I lay as still as I could despite my heart beating wildly. It was almost as if I had taken part in the operation. Worried now that he might round over to where I was, I dug myself in deeper. And then I heard his footsteps on the wooden planks that lay on the dirt path leading to the shed. A cow urinated, the sound loud in the otherwise quiet afternoon air. A ripened squash fell from a vine high up in a tree. I watched it roll down the slope, waited for a second more and then poked my head out. Sobin was climbing up the slope towards my room. In his hand was the black rubber bag. And then he was through that bolt hole and into the other compound.
By the time I reached home he was gone. I did not know what to do. To tell someone what I had seen would not amount to much. There wasn’t anything serious that he had done, not that I could think of. After all, he had re-arranged the nests. Yet, even at ten years of age you could sense that something was afoot. Sleep came late to me that night and the last thought I had was whether the sparrows were warm enough in the wintry cold.
Early the next morning, a Saturday, we went to our school for my text books for the next session. At nine forty-five, father got down at his office while Ma and I returned home. For well over an hour both of us fussed over the books, the labels and the brown covers. At eleven-thirty, I heard Sobin pouring water into the three drums in the open yard next to the kitchen. It was close to noon when Ma entered the kitchen to prepare lunch. I stacked the books on my table, inhaling the smell that only fresh books and paper can bring and then I went down the long uneven slope to the cowshed where I knew Sobin would be filling the troughs with water meant for the cows.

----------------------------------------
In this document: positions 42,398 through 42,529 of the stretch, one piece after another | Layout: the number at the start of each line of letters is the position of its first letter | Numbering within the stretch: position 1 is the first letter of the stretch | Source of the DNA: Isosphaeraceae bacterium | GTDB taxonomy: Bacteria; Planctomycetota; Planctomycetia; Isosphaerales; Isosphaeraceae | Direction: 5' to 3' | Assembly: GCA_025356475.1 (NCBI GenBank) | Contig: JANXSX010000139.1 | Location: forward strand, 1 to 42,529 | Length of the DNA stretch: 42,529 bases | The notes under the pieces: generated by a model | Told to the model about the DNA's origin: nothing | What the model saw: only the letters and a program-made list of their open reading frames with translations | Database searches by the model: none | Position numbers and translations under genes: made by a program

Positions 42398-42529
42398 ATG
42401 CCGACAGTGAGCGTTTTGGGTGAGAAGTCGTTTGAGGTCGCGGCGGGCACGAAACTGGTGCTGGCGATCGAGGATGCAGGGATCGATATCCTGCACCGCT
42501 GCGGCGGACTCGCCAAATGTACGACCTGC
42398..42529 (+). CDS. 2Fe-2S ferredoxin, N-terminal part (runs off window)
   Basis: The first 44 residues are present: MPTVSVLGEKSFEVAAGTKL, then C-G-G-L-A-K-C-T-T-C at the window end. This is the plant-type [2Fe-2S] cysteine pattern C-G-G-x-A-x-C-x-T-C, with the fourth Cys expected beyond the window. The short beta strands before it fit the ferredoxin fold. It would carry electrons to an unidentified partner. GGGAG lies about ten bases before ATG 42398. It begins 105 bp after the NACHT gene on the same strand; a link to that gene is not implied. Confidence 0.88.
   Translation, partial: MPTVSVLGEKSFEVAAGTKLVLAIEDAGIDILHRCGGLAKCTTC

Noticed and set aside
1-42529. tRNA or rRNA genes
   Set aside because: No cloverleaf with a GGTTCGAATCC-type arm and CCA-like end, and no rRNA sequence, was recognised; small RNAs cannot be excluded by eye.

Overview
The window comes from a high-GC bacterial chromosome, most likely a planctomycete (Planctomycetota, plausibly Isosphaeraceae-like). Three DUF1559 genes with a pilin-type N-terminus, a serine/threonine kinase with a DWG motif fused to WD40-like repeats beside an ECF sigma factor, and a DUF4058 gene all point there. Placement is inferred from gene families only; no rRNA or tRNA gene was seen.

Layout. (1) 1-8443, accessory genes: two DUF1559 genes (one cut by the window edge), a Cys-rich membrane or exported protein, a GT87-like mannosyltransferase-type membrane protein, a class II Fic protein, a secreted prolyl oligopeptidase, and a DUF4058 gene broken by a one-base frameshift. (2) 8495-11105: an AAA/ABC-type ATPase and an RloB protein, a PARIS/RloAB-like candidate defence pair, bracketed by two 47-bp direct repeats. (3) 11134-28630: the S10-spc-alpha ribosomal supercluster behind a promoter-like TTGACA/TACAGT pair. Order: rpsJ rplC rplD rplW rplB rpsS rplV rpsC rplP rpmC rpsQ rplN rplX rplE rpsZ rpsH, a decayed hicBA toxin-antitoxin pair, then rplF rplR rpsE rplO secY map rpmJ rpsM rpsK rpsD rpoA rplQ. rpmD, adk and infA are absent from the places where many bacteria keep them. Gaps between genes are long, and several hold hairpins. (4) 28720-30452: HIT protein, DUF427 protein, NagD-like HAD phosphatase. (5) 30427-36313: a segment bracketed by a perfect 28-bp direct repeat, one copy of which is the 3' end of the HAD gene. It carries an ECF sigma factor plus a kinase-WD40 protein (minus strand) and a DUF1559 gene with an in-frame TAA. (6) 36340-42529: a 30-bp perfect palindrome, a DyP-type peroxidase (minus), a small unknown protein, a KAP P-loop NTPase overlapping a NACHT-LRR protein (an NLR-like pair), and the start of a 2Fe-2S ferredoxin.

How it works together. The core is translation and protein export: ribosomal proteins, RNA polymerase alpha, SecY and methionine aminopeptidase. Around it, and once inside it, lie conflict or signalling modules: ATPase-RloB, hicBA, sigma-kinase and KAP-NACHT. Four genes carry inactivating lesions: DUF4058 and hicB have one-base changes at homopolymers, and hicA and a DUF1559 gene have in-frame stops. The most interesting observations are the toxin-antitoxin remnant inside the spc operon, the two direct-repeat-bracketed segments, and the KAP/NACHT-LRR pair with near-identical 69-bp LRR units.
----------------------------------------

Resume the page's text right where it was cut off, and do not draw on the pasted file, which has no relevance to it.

I knew he would not expect me for it was only after lunch that we sometimes came down to pluck pears and squash. But as I came up behind him, close to the shed, the smell from the dung, raw and sharp, suffusing me, I saw him aiming his catapult, drawing back the rubber strips and then letting loose the sun-hardened clay marble. The next second, from guava tree fifty feet away, a bird dropped. Like a stone. Sobin sprinted forward.
I saw the bird then, a sparrow, the neck twisted upwards, the once perky feathers now limp and lifeless, like a piece of rag in a butcher’s stall. Light- black dots peppered the wings, the feet tiny. Placing the catapult on the ground beside him, half-squatting, he quickly picked up the bird, easing down his chest the black rubber bag that hung from his shoulder.
Almost without thinking I lunged forward, grabbed the catapult, turned around, and ran. I ran as fast as I could, a fury that I had never felt before blazing from my very guts. He was a murderer. Of a creature as innocent and small and helpless as a sparrow.
I was halfway up to the house when I stumbled over a small heap of logs covered by pumpkin leaves and straw. He came up fast, caught hold of my shoulders, swinging me around, pulling the catapult out of my hands. Panting heavily, one hand clutching my shirt collar, his eyes wide and round and angry, he glared at me. I glared back. I knew he wouldn’t hit me. To have done that would have earned father’s wrath.